Univ.-Prof. Dr.med. Fabian Kiessling

Univ.-Prof. Dr.med. Fabian Kiessling
Univ.-Prof. Dr.med. Fabian Kiessling

University Hospital Aachen
Director of the Department for Experimental Molecular Imaging (ExMI)
RWTH Aachen University
Director of the Helmholtz Institute for Biomedical Engineering

Address: Uniklinik RWTH Aachen
Pauwelsstrasse 30
52074 Aachen
Germany
Phone: +49 241 80 80116
Fax: +49 241 80 33 80116
Email: fkiessling@ukaachen.de
Webpage: www.exmi.rwth-aachen.de

Department for Experimental Molecular Imaging (ExMI)

The Department for Experimental Molecular Imaging (ExMI) at the University Hospital Aachen and the Helmholtz Institute for Biomedical Engineering at RWTH Aachen University is headed by Univ.-Prof. Dr. med. Fabian Kiessling. ExMI focuses on the development of novel contrast agents, imaging techniques and therapeutic approaches to characterize and treat cancer, cardiovascular and inflammatory disorders. ExMI currently consists of two departments and three research groups, working on nanomedicines and theranostics, physics of molecular imaging systems (in particular MRI-PET and MPI), biological mechanisms of angiogenesis and tumor progression, novel molecular imaging probes, and applications in medical informatics. The following imaging modalities are predominantly used:

  • Magnetic Resonance Imaging
  • Magnetic Particle Imaging
  • (µ)Computed Tomography
  • Ultrasound
  • Optical Imaging / Optical Tomography
  • Positron Emission Tomography (including PET-MRI)

Please find further information at www.exmi.rwth-aachen.de.

Univ.-Prof. Dr.-Ing. Volkmar Schulz

Univ.-Prof. Dr.-Ing. Volkmar Schulz
Univ.-Prof. Dr.-Ing. Volkmar Schulz

University Hospital Aachen
Head of department Physics of Molecular Imaging Systems

Address: Medical Technology Centre Aachen (MTZ)
2nd floor, Corridor A, Room A2.06
Pauwelsstrasse 19
52074 Aachen
Germany
Phone: +49 241 80 80116
Fax: +49 241 80 33 80116
Email: schulz@pmi.rwth-aachen.de
Webpage: www.pmi.rwth-aachen.de

Physics of Molecular Imaging Systems (PMI)

The department PMI as part of the institute Experimental Molecular Imaging (ExMI) has a strong focus on understanding the physical aspects and limitations of current and new medical imaging technologies. Examples of these new imaging technologies are simultaneous Positron Emission Tomography and Magnetic Resonance Imaging (PET-MRI) and Magnetic Particle Imaging (MPI).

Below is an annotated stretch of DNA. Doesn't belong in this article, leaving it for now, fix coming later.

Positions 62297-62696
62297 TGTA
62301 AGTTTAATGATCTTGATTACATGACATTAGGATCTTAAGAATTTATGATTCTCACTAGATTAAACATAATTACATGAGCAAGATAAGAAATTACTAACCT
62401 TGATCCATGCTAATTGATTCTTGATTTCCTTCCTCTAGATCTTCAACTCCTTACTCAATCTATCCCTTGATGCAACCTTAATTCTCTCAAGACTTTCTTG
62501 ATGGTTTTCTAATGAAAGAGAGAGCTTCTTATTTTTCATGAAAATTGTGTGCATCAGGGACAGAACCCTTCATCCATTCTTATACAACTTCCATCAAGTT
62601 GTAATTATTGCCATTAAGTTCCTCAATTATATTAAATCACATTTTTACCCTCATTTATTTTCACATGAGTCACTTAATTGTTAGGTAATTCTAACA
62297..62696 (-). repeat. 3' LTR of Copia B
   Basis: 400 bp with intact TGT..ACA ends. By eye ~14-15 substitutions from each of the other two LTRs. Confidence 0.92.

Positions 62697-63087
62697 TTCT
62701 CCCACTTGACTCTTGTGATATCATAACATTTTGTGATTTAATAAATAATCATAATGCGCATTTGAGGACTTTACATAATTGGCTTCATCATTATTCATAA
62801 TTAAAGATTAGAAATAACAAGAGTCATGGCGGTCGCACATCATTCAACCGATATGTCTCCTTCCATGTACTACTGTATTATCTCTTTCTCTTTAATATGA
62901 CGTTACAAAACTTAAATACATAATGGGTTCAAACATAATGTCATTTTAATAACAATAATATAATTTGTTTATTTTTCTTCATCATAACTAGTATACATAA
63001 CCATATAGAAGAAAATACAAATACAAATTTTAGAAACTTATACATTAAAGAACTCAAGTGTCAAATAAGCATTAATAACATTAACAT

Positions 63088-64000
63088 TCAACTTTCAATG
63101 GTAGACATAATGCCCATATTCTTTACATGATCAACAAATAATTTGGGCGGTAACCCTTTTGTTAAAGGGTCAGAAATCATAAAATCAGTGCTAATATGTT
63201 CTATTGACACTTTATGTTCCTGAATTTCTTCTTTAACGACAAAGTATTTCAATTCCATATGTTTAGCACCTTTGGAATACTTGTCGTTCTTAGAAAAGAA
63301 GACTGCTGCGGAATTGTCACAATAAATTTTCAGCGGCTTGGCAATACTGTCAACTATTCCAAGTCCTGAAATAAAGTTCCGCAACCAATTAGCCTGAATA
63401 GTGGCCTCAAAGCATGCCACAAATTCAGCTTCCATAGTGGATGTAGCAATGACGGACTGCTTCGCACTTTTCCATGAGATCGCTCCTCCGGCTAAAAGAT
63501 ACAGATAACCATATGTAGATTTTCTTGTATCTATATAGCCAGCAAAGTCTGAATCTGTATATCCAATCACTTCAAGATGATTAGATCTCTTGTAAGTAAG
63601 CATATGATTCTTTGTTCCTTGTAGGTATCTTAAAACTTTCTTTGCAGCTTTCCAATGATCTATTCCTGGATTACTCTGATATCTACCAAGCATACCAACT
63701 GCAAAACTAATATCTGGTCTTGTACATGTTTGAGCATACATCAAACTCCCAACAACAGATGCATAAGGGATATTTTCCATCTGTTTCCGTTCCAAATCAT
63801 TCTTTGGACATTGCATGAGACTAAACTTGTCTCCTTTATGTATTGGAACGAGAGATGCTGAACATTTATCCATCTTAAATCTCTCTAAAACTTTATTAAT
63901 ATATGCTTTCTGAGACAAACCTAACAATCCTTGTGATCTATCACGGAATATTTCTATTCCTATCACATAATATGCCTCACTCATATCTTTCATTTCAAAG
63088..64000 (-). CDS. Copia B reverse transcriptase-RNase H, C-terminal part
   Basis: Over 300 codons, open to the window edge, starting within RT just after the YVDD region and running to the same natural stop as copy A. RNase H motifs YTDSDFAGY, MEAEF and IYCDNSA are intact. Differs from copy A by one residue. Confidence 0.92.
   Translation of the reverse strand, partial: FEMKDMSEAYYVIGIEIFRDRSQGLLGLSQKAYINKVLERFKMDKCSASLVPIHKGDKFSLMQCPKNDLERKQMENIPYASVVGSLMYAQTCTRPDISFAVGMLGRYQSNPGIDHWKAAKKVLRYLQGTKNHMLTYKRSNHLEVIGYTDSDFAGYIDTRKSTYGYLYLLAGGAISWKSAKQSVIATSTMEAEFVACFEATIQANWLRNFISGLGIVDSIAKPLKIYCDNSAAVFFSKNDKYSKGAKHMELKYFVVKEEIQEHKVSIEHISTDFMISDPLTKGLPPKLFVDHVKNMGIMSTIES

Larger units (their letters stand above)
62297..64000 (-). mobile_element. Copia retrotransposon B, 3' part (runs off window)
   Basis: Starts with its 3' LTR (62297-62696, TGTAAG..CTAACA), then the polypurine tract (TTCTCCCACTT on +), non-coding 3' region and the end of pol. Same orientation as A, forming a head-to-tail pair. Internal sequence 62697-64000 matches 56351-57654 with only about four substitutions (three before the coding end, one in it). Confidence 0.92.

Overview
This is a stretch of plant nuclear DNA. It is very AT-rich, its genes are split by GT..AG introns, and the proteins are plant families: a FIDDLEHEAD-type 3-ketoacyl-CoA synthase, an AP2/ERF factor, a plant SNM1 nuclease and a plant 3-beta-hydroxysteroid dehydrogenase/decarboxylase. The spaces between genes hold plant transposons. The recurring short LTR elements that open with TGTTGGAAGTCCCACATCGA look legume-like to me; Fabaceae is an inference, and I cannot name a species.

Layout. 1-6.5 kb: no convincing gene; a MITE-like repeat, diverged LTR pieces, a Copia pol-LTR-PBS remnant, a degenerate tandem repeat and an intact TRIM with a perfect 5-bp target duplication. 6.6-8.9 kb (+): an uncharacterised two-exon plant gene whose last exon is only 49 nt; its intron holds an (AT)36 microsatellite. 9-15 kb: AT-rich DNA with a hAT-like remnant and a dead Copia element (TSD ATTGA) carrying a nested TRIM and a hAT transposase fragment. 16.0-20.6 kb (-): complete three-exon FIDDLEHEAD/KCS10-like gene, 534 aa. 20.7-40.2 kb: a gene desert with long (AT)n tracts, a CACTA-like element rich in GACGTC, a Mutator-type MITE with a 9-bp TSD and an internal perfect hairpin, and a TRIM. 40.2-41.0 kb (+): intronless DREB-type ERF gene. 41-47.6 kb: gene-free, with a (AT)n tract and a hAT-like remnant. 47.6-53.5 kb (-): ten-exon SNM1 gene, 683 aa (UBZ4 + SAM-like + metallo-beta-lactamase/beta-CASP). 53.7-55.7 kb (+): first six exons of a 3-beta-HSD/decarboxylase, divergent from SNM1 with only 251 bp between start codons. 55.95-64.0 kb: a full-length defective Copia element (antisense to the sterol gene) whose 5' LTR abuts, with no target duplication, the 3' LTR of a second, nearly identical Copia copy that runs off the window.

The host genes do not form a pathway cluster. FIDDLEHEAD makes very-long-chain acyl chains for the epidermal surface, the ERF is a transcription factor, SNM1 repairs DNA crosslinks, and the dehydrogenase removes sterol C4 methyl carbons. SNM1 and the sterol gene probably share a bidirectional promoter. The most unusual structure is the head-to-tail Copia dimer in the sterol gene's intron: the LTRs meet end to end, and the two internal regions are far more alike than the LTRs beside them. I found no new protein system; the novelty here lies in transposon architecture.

PET-MRI

PMI developed the world's first PET-MRI scanner with fully digital Silicon PhotoMultiplier (SiPM) technology. The technology will advance the performance (sub-nanosecond coincidence time resolution and sub-millimeter spatial resolution) of future semiconductor-based PET systems. Research areas range from simulations of new detector concepts, hardware prototypes, high speed data processing, image reconstruction algorithms and applications using our research imaging prototypes. Our group consists of students and researchers from different disciplines: physics, engineering, computer science and medicine.

MPI

MPI is a new tracer based imaging technology, where a patient or an animal is injected with superparamagnetic iron oxide nanoparticles (SPIO). The SPIOs are excited by an external magnetic field and the response of the particles is recorded and is proportional to the concentration of the SPIOs. The spatial encoding of the particle is done by superimposing a magnetic gradient field with three orthogonal homogeneous fields so that the fields cancel out each other only at a single point in space (field free point) and all particles not contained in the FFP are saturated. This method allows a quantitative image of the tracer distribution inside the observed volume. PMI works with the world’s first MPI scanner developed by Philips Research Hamburg. The goal of our group is to understand the physical limitations of MPI with respect to its sensitivity, spatial resolution and acquisition speed. Research areas are on high gradient field generators, local receive coils and low noise amplifiers, acquisition sequences/ trajectories, new iterative reconstruction algorithms and novel applications of MPI. Furthermore, we are interested in combining MPI with MRI to allow tracer-based and anatomical imaging in a simultaneous manner.

Further information can be found on www.pmi.rwth-aachen.de.